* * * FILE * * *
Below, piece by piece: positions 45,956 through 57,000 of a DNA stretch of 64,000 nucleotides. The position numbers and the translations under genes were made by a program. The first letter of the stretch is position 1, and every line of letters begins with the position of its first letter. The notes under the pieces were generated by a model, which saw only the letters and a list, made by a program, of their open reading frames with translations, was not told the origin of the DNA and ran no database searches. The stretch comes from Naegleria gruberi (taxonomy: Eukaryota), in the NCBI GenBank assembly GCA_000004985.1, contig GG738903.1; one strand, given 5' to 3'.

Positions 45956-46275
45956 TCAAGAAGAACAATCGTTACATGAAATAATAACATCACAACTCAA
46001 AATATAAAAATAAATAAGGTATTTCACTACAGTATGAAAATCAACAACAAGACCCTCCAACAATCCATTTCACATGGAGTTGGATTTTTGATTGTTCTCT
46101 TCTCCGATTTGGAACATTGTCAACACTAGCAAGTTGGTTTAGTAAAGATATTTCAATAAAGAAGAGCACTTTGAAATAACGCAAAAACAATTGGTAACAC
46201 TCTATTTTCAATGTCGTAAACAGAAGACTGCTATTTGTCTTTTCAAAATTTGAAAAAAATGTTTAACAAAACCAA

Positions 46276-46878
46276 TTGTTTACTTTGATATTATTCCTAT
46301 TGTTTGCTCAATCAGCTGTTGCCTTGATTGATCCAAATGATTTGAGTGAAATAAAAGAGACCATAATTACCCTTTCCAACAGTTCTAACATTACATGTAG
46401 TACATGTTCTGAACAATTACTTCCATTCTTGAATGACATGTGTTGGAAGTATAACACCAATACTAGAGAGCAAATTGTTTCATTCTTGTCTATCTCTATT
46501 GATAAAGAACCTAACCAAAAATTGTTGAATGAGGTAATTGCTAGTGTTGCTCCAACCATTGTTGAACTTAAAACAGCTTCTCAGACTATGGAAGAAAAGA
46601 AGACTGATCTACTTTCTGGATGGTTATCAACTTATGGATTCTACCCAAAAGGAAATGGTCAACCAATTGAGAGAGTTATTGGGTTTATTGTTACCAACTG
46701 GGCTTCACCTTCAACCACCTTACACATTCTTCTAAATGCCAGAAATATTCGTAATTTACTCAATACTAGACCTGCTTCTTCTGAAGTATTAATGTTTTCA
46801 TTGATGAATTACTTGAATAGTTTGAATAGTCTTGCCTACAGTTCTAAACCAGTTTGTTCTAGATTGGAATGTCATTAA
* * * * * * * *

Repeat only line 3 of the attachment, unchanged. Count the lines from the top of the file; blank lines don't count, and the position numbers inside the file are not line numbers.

45956 TCAAGAAGAACAATCGTTACATGAAATAATAACATCACAACTCAA